Will you eat salmon at your Fourth of July barbecue? How much will you pay for it? Will you even be able to find it?
There is no salmon fishing season this year, so there may be no wild salmon for your party. If you think that's bad, imagine how it feels to the commercial fishermen, fishing guides, seafood shops and all the local businesses that rely on salmon for their livelihood.
As you slap farm-raised tilapia on your grill Friday, give a thought to our rivers.
The disappearance of wild salmon has many causes, and most of them relate to rivers. This year the salmon population in the Sacramento River collapsed. In previous seasons, fishing was restricted because there were so few salmon in the Klamath River. And don't even think about the choked-off San Joaquin River.
Rivers have been dammed, diverted and drained for so long and so often, there is barely a free-flowing river left in California. The 1,400 large dams blocking our rivers did amazing things for the state, but 100 years of dam-building has taken its toll.
We have lost 95 percent of our salmon and steelhead habitat. We have destroyed 90 percent of our river environment. Toxic algae blooms in stagnant reservoirs. Once-mighty rivers sputter to a dry end.
We have learned a few lessons. We have preserved a small portion -- 1 percent -- of our rivers for future generations, and two bills working through Congress would set aside more. We operate our dams to better simulate natural river flows that salmon and other species rely on.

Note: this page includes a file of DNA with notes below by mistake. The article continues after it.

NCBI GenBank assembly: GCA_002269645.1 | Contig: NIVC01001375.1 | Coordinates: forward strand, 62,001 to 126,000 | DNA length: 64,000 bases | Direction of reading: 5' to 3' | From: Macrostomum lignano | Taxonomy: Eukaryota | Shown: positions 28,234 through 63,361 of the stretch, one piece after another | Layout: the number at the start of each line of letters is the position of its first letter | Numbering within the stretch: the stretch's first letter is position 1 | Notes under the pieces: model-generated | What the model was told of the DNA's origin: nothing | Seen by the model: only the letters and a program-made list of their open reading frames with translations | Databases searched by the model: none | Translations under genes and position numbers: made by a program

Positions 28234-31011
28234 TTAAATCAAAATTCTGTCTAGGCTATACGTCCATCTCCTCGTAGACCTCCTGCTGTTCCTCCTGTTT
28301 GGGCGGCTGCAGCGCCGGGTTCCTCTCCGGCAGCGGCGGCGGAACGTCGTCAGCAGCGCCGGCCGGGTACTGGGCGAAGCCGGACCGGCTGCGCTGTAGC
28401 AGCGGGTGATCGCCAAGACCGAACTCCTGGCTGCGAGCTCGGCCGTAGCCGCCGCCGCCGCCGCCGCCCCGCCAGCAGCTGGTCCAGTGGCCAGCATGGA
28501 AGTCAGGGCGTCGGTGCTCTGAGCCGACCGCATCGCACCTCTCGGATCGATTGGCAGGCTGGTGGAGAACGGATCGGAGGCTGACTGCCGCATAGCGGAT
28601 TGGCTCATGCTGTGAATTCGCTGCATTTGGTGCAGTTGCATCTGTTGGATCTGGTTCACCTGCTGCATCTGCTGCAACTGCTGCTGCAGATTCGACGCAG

Unfortunately, we threaten to repeat our mistakes. In the midst of this drought, developers and corporate agribusiness want us to build even more dams. They couldn't generate support among everyday Californians, so they are looking for help from powerful folks.
They have asked Sen. Dianne Feinstein, D-Calif., to support a proposal for the November ballot to build more dams. They have the ear of Gov. Arnold Schwarzenegger, who continues to push for dams that cost billions of dollars each, even though no one has figured out who would get the water or how they'd pay for it.
Dams were modern marvels 100 years ago. Today they are low-tech answers to problems that require innovation and common sense. Groups like the California Clean Tech Open, based in Palo Alto, are encouraging new ideas on smart water use for the future. With the technology we already have, we can reduce our water use and take less out of our rivers.
California has cut its per capita water use by 50 percent over the past 40 years, even as the state has boomed. There's room to save even more. We can use rainwater and recycle our wastewater. South Bay Water Recycling already distributes about 15 million gallons of recycled water each summer month.
If we use less water at home, at work and in our fields, we can take less out of our rivers and the delta. If we do that, maybe the salmon can make a comeback.
So as you clean those remnants of tilapia off your grill, turn your tap off between scrubbings. Then maybe you'll be cleaning wild salmon off your grill next year.
Tony Bogar works with Friends of the River, California's statewide river conservation group.
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